Icon Contemporary Art • Brunswick, ME • • May 31–June 28, 2014

By: David Raymond

Douglas Witmer’s approximately four foot tall painting, A Trace of Something I Want To Feel Again, is a pink rectangle bordered left and right by a pale gray gesso wash. Dry pink stretches up and down the canvas just shy of the top and bottom edges. A thin, paler gray border frames the space. Except for differences in the touch of their application, the pink and gray share the same tonal value, such that if photographed in black-and-white they would be nearly identical.

That Witmer uses “trace” in his title is telling. The painting is not a full-blown event; it is more evidence of an incident recalled and seen in its essence. The slightness of the image asserts a property of elementary vision, like the first sensation one might experience upon becoming sighted after being blind. Witmer’s sensual paintings reflect an imaging project that secures a clear emotional weight.

Wethli Ridge ANE2010 ATraceOfSomething hi res

Left: Mark Wethli, Ridge, 2014, flashe on woven Jaipur paper, 16 x 12″. Photo: Mark Wethli. Right: Douglas Witmer, A Trace of Something I Want To Feel Again, 2010, black gesso and acrylic on canvas, 47 x 33″.

Mark Wethli’s paintings are smaller works, painted with matte vinyl paint on woven strips of paper. Employing structured spaces that bring to mind both windows and books, Wethli’s paintings offer an intensity of encounter. Their woven surfaces are insistent under layers of color, suggesting their own object evolution, like palimpsests. They have the temporal feel of paintings reoccupying the spaces of earlier paintings, inviting visual penetration.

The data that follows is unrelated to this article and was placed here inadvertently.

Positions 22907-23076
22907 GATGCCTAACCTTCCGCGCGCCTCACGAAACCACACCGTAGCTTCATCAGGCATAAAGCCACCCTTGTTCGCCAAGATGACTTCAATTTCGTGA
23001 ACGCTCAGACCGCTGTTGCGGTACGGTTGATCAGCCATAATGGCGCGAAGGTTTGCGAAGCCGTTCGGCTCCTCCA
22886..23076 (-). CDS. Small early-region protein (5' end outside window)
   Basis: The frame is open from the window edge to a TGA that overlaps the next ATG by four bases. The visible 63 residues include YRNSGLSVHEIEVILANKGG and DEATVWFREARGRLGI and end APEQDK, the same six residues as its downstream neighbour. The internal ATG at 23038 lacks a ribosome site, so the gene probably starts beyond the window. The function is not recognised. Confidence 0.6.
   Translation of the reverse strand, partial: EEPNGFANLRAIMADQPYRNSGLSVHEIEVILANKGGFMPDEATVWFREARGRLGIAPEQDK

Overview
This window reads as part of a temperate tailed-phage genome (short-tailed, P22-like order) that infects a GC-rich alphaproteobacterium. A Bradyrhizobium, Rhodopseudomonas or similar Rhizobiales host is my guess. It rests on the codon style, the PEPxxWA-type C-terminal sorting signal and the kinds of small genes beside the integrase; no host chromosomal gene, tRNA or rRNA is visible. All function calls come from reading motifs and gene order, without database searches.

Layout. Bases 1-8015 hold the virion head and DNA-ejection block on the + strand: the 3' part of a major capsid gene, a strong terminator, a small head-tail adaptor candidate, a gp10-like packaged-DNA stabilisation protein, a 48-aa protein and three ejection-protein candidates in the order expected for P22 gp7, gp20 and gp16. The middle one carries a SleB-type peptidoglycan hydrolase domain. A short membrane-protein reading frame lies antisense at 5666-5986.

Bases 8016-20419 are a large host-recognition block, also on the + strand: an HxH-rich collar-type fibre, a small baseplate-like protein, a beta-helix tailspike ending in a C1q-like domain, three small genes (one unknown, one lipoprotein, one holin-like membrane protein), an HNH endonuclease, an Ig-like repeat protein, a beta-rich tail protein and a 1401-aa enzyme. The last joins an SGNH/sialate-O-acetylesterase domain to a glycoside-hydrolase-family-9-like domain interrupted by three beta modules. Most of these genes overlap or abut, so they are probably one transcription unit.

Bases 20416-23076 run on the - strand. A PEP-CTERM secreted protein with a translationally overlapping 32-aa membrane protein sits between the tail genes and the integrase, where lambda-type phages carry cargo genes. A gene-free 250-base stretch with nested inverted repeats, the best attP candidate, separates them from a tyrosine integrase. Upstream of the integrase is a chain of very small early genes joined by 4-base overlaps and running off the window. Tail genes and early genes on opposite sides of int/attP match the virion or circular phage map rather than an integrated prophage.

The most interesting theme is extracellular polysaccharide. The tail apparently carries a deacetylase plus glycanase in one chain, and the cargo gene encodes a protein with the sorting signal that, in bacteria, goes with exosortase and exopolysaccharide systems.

Ridge, like Wethli’s other paintings, is a small, constructed template space that appears open and shut, complete and incomplete. Structural edges, although hard, are not precise; they are emphatically products of the hand and the measuring eye. Within his structure, Wethli delivers a slightly shuddering color vitality that seems to breathe.

The artists share a painting language developed in visually intimate spaces. Both present frontal forms, their rectangularity parallel to the picture plane. Witmer’s images absorb the gaze, whereas Wethli’s have an action that mirrors the looking of the viewer, imparting an unexpected looking back. Both painters, by including framing within their imagery, establish coded screens—entryways as well as perimeters—within which our seeing is directed, and through which meaning is negotiated.

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